Simply Nitty is one such clinic in the Twin Cities. Lice-removal pros there are certified in the Shepherd Method, which involves examining and combing 50 to 100 strands of hair at a time. Co-owner Mead-Campion said parents armed with a good comb can do this job at home, given enough time, patience and familiarity with lice, though she said, “We wouldn’t be in business as professionals, honestly, if lice were easy to get rid of.”
Rather than waiting for outbreaks, she encourages parents to do routine screenings with a clean comb at home to catch lice before they are contagious. She endorses the Terminator comb from Nit Free, for about $12.50.
Other parents might want the assurance of having the bugs killed before combing them out.
That’s where clinics offering treated air come in. The most well known is Lice Clinics of America, a fast-growing chain with 330 outlets in 36 countries. LCA uses an FDA-cleared technology called AirAllé, which applies air heated above 130 degree to dehydrate lice and nits, killing more than 99% of eggs in an hourlong treatment that may also include combing out the bugs afterward.
“Remember, it’s a slow build. It always starts out with one or two bugs. And they lay three to five eggs per day,” said Rainya Strack, a former school nurse who now runs the LCA clinic in St. Cloud. “Typically by the time families get to our clinic, it’s been four to six weeks.”
The newest alternative is Ladibugs’ Zyma Air Therapy, which blows air cooled to 20 degrees. The Ladibugs clinic in Hopkins is a former LCA location, but recently dropped that affiliation to offer Zyma therapy. The device is expected to be available to other authorized clinics before the end of the year.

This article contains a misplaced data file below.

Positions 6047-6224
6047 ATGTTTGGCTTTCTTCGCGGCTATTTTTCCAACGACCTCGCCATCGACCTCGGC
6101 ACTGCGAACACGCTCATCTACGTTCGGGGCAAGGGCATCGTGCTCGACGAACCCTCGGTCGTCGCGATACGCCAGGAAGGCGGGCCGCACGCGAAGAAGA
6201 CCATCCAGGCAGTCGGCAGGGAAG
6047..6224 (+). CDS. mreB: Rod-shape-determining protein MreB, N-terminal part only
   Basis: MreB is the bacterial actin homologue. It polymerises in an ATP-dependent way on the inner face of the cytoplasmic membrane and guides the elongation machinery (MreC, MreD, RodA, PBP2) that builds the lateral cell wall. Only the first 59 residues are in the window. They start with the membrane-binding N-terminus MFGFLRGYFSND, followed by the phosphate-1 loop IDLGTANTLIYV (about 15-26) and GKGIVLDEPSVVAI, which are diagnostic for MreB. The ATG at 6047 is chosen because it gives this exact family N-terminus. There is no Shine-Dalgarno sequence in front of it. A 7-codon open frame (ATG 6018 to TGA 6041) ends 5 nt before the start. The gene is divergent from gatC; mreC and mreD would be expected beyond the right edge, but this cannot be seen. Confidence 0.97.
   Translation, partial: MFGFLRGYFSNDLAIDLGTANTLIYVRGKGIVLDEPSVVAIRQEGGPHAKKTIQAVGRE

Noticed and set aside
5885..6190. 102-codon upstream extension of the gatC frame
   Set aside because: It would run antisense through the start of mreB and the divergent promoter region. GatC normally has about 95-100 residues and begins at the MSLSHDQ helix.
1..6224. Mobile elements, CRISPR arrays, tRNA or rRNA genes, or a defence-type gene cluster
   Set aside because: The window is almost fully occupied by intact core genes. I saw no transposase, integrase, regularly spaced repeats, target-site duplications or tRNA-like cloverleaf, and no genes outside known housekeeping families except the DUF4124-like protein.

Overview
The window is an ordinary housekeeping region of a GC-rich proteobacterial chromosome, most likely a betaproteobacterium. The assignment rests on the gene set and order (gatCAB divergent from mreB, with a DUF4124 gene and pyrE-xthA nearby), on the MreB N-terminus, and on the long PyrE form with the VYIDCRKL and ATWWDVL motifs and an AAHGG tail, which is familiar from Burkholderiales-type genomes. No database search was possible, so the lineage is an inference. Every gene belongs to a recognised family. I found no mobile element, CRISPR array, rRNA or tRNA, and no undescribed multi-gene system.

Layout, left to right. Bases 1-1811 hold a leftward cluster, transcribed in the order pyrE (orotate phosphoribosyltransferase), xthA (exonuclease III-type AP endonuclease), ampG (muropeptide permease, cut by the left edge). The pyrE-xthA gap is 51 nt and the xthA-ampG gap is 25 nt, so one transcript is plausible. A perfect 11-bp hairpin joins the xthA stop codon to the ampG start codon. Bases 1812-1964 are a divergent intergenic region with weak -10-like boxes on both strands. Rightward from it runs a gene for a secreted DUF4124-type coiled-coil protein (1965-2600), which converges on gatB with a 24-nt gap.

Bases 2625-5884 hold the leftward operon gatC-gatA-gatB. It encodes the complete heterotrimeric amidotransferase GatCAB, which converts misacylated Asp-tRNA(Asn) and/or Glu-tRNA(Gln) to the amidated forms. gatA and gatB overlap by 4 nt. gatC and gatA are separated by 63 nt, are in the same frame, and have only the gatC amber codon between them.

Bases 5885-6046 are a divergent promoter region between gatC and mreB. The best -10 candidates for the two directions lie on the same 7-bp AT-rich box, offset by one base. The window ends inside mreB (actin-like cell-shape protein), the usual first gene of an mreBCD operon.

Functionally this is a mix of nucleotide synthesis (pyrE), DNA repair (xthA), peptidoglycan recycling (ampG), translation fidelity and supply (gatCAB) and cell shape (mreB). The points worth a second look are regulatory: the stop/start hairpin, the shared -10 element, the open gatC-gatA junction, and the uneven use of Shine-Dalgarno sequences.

Just going outside on a cold winter day won’t kill lice because the bugs live close to the scalp where it’s warm, but Zyma involves blowing cooled air at the hair roots just above the scalp for 30 minutes, followed by a comb-out.
Ladibugs co-founder Lisa Rudquist said the FDA-registered system has been used in more than 700 cases, with a 100% success rate, though the data are not yet published. And unlike chemical-based treatments, air therapy won’t breed stronger bugs, she said.
“When you kill lice with something natural like cold air ... there’s no perpetuation of lice resistance. So we stop that process,” Rudquist said. “There is not going to be any lice that are resistant to cold air.”